Objective: To describe the association between serum 25-hydroxyvitamin D (25[OH]D) level and bone mineral density (BMD) in persons with primary knee osteoarthritis (OA).
Methods: We conducted a population-based survey of the Framingham Study. A total of 228 subjects with primary radiographic knee OA were identified. For vitamin D status, 25(OH)D levels < or =15 ng/ml were classified as vitamin D deficient, 25(OH)D levels 16-32 ng/ml were classified as hypovitaminosis D, and 25(OH)D levels >32 ng/ml were classified as vitamin D replete. We compared average BMD between categories of 25(OH)D levels in subjects with OA using a linear regression model while adjusting for sex, age, body mass index (BMI), knee pain, physical activity, cohort, and disease severity.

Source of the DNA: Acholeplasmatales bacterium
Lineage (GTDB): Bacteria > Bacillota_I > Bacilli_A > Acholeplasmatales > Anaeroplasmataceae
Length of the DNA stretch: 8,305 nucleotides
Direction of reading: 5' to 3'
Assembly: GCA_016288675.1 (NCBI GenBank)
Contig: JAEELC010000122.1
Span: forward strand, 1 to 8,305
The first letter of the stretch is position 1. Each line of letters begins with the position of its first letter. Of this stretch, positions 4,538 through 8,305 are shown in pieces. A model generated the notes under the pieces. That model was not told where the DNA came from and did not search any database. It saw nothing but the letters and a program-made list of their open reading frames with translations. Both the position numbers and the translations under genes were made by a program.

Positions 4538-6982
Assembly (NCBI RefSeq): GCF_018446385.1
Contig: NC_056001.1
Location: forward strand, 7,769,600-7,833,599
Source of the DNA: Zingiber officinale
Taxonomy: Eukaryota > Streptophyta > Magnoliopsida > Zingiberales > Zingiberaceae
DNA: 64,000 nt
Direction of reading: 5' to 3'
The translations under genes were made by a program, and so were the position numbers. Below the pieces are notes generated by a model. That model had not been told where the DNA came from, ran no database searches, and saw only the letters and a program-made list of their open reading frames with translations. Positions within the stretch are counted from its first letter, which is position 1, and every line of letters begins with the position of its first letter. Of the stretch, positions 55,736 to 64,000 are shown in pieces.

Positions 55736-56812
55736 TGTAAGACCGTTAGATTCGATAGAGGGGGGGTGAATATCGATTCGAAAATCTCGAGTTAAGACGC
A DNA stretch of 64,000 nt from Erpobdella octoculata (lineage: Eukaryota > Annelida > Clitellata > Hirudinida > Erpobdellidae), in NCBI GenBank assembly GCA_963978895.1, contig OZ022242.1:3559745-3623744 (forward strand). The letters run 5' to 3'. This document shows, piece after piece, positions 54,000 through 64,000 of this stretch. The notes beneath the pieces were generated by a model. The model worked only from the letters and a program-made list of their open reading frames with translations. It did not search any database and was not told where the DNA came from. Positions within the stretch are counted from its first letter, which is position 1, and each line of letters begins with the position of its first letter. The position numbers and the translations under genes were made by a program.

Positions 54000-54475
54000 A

Results: Mean age was 74.4 years and 36% were men. Of 228 individuals, 15% were vitamin D deficient, 51% had hypovitaminosis D, and 34% were vitamin D replete. Compared with subjects with vitamin D deficiency, those with hypovitaminosis D had a 7.3% higher BMD (adjusted percent difference; P = 0.02) and vitamin D replete subjects had an 8.5% higher BMD (adjusted percent difference; P = 0.02; test for trend across categories: P = 0.04).
Conclusion: We observed a significant positive association between serum 25(OH)D and BMD in individuals with primary knee OA, independent of sex, age, BMI, knee pain, physical activity, and disease severity. Given the high prevalence of low 25(OH)D status in persons with knee OA and the positive association between 25(OH)D and BMD, vitamin D supplementation may enhance BMD in individuals with OA.